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A Mandate to Help

A Mandate to Help

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Despite growing up in an economically disadvantaged home, Roland Coon learned early on the importance of caring for the poor and needy. His parents modeled this practice by frequently opening their home to the less fortunate and giving away food, clothing, and other necessities.

Coon says such practices birthed caring and giving in him. It also has become the DNA of Calvary Church in Dover, Delaware, where Coon is lead pastor.

Coon, who is also sectional presbyter for the PennDel Ministry Network, came to the capital city in 1979.

Upon his arrival, Coon says he noticed the great needs of the city, which is home to Dover Air Force Base and has a poverty rate of 19 percent.

Soon after casting his vision to reach the broken, disadvantaged, and needy people of the area to the multiethnic congregation, those in the church organized a Thanksgiving dinner that fed 33 people.

Now, 28 years later, 1,500 are served at the annual outreach and around 600 families receive help with rent, fuel, electric, propane, home repairs, and baby items.

Attendance has swelled from 60 to 2,400 during Coon’s tenure.

To meet the growing needs, Coon and Calvary have partnered with 50 community agencies and established an onsite food pickup center at the church.

Every Tuesday and Thursday, the foyer is reserved for community residents to sign up to receive food on Friday. The food bank, named 2014 Food Pantry of the Year by Food Bank of Delaware, serves over 14,000 people annually.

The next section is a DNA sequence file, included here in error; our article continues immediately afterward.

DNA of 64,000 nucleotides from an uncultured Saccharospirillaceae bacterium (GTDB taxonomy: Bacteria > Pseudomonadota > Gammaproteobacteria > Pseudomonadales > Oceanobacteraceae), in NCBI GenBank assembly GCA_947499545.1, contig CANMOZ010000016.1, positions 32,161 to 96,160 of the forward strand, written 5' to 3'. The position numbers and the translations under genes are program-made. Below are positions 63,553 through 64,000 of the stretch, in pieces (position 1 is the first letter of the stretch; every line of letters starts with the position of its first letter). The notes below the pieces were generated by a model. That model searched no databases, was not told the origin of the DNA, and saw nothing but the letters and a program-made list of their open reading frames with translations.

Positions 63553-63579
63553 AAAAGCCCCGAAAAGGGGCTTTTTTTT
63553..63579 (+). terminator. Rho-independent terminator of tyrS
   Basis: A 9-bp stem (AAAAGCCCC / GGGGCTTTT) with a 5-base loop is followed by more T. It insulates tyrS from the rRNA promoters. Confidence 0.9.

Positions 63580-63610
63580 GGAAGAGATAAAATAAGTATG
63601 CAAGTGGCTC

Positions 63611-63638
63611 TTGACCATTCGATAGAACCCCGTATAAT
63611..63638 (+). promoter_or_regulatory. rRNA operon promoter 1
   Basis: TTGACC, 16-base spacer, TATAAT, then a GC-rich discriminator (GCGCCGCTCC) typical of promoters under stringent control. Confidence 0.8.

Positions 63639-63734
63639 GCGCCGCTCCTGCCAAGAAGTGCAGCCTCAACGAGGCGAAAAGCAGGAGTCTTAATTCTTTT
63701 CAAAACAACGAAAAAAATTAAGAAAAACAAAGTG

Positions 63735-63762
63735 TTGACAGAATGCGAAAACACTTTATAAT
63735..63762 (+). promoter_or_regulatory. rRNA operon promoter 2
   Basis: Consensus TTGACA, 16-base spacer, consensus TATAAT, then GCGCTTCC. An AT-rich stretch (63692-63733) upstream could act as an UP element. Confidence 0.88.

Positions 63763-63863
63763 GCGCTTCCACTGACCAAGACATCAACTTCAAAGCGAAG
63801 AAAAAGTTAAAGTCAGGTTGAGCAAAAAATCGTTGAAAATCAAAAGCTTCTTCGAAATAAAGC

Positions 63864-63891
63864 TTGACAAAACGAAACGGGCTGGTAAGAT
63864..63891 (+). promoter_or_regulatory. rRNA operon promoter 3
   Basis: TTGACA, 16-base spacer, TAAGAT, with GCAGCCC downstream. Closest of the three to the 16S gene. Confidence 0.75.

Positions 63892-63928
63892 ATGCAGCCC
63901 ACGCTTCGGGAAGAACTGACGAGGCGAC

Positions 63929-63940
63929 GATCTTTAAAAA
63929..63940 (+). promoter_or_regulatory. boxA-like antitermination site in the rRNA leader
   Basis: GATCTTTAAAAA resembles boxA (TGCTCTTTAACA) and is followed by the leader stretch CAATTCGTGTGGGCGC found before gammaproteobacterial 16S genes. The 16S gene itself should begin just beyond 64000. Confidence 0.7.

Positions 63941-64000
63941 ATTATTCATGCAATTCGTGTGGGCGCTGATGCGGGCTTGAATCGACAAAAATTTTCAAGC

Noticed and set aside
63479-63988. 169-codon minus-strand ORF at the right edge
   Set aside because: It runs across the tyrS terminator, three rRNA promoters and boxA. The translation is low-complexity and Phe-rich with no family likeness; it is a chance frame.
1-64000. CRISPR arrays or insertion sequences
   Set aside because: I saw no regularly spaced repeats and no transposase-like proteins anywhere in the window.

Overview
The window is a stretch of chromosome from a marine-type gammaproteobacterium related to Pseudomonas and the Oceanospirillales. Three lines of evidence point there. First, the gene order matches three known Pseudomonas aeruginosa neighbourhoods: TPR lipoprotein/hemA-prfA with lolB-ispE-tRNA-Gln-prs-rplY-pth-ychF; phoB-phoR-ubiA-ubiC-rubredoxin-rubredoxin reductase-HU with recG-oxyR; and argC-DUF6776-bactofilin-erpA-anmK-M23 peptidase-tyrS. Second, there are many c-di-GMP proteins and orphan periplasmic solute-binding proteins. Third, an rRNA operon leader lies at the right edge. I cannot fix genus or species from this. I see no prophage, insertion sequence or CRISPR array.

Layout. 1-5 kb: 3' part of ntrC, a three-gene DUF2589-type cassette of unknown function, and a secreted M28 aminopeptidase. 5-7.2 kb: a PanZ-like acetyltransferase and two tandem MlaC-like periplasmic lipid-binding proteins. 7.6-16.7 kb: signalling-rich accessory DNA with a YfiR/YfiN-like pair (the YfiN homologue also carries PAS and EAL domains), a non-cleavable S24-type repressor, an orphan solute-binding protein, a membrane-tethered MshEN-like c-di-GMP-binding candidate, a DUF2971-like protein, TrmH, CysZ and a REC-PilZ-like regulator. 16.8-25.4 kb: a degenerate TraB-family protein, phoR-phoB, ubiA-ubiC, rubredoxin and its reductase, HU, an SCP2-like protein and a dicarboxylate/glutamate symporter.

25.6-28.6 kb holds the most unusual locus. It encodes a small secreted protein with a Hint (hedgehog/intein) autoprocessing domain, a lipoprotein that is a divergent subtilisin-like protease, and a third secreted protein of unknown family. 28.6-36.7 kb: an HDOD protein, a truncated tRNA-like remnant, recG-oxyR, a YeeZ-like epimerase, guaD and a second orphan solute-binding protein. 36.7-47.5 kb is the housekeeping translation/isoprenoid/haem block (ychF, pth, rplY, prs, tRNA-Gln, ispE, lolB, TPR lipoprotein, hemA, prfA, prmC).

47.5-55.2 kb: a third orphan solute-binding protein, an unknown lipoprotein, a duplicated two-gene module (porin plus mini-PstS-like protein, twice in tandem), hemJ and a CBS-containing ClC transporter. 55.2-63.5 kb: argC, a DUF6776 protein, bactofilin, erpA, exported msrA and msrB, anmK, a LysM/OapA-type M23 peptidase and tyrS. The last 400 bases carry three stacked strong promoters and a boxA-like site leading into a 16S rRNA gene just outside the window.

“There’s so much in our community that needs to be done,” says benevolence director Margaret Young. “We listen to the community and try to be sensitive to needs.”

Young is a proponent of self-sufficiency. She says help often comes in the form of equipping people to care for themselves. Although many have the desire, they simply don’t know how to go about it, she says.

In response, classes are offered at the church on budgeting, first-time home buying, nutrition, life skills, how to get and dress for a job, and discipleship.

Caring extends to the congregation as well.

Coon places around 1,800 phone calls a year to congregants on their birthday. He also has $20 in his wallet at all times to help those in need and encourages his congregation to do the same.

“We have elected to be a visionary, active church,” Coon says.

As a result, congregants often step up and meet needs on their own as they arise.

Over the years, Coon has altered his ministry style to better accommodate the needs of the city; however, he says any improvements or changes within the facility or in ministry always include the agenda of the poor and desperate.

“Caring for the poor and needy was an absolute mandate,” he says. “We have to do it.”

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